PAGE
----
A collective of bibliophiles talking about books. Book Fox (vulpes libris): small bibliovorous mammal of overactive imagination and uncommonly large bookshop expenses. Habitat: anywhere the rustle of pages can be heard.
In the winter of 1972 I was a spotty, clumsy, bespectacled and thoroughly ungracious 15 year old. The establishment tasked with trying to cram a rudimentary education into my recalcitrant brain was The Convent of Our Lady of Providence at Alton in Hampshire. As part of their on-going campaign to introduce us to ‘culture’, we were occasionally dragged off to various theatrical productions and concerts by Sister Therese-Marie and made to sit quietly in darkened auditoria, presumably in the vain hope that something would sink in.
How we reacted to the news that we were being treated to a performance of Shakespeare’s The Merchant of Venice at the Castle Theatre in Farnham I don’t remember, but as it meant an afternoon out of school I imagine that – like all schoolkids – we considered it the least worst option.
The Castle was a tiny theatre in a converted 16th century barn off Castle Street in Farnham. So tiny was it, indeed, that the stage was actually bigger than the 180-seater auditorium, which must occasionally have made life interesting, if not positively perilous, for the actors. The lighting was a motley collection of spotlights, some of which I could almost swear were old car headlights, attached to a beam which was slung across the auditorium, just above the audiences’ collective head.
I recall that I was sitting right at the back in a less than comfortable alcove seat with a bird’s eye view of the stage and – as it turned out – in the exact spot where the actors, when delivering a speech to the middle distance, fixed their gaze.
In the winter of 1972, the miners were on strike and Britain was suffering under a regime of rolling power cuts – which meant that for stretches of 6 to 9 hours whole communities lost their electricity. The schedule of cuts was published in the local papers, so those affected had a chance to prepare/emigrate/stay in bed. The Castle Theatre thus knew that it was due to lose its power somewhere towards the end of the Third Act.
Right on cue, the lights went out: and that’s when the magic began.
Somewhere in the distance, a generator kicked in and the Heath Robinson lighting rig flickered into subdued life. The courtroom scene was played out in the half-light, with both William Whymper’s Antonio and Ian Mullins’ Shylock directing their big speeches straight at me, almost pinning me in my dark little alcove. I remember them both as being superb, the latter in one of the trickiest roles in the whole canon, but unfortunately I have almost no memory of anyone else in the production (sorry!) except Lorenzo and Jessica, who delivered the lyrical ‘In such a night’ scene at the beginning of Act 5 with an intensity I’ve never forgotten.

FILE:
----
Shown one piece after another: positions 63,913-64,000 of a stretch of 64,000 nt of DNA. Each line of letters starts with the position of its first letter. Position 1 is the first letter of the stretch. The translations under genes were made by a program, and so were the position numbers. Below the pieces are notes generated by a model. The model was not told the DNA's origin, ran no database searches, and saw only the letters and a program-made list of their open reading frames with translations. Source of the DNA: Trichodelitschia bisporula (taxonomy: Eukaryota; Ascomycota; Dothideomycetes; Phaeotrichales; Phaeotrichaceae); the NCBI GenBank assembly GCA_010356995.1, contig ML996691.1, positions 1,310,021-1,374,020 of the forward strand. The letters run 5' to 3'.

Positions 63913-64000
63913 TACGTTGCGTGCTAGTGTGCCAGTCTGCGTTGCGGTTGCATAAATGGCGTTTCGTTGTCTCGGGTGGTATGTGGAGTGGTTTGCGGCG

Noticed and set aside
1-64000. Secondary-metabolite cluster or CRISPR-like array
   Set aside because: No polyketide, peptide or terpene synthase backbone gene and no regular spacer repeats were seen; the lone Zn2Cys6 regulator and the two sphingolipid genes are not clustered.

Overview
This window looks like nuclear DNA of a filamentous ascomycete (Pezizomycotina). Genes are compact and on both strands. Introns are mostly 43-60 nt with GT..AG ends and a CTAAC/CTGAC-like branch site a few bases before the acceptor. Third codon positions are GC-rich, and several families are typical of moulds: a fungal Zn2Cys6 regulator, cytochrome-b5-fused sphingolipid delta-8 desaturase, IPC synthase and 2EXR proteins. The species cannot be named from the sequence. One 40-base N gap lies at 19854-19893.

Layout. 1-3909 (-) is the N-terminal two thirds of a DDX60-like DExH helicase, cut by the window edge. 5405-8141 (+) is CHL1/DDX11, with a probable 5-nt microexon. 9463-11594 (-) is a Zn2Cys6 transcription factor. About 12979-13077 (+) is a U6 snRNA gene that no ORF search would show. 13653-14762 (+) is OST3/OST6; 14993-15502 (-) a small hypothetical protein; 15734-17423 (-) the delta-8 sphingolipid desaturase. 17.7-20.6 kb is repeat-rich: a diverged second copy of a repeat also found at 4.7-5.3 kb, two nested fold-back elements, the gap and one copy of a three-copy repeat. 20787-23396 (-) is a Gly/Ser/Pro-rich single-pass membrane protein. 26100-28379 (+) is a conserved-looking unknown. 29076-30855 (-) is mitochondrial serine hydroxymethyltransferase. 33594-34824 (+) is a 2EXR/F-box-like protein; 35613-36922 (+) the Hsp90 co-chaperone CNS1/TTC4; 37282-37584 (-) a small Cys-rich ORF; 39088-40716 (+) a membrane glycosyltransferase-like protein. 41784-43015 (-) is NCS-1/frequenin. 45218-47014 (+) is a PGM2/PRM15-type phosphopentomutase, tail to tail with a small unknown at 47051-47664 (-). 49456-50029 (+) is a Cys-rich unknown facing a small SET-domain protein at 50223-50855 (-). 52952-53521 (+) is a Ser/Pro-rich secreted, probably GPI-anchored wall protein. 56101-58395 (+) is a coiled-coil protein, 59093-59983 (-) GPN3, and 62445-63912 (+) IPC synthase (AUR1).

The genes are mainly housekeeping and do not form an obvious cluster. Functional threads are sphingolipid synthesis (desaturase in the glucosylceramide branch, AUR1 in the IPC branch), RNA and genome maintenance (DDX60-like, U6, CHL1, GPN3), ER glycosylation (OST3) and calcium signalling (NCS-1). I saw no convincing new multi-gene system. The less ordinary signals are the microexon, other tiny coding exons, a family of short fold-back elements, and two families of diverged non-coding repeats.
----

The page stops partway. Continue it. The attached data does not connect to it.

Was I simply seduced by the whole “the show must go on” thing or is it that when Shakespeare’s plays are stripped down to their basics – when the scenery and the costumes are no more than shadows and you are forced to concentrate on his words – the unalloyed genius of the man shines through? I don’t know. All I can say is that my love affair with Shakespeare started on that day and, although it has waxed and waned over the years, it continues undiminished nearly 40 years later.
In the intervening time I have seen (and suffered through) countless versions of Shakespeare on the stage, both amateur and professional, but none has ever come close to rivaling – in my memory at least – that extraordinary production of the winter of ’72. The Castle Theatre is, alas, long gone; but I remember it with fondness and gratitude as the place where something magical once happened, and I carry its legacy with me to this day.
I think Sister Therese-Marie would probably be pleased …
(The top illustration is Charles Buchel’s 1917 portrait of Sir Herbert Beerbohm Tree as Shylock, from Wikimedia Commons. I believe the photograph of the Castle Theatre was scanned from an old theatre programme and could be © Alan Chudley. If it is, I hope he doesn’t object to me using it because it appears to be the only extant photograph of the theatre.)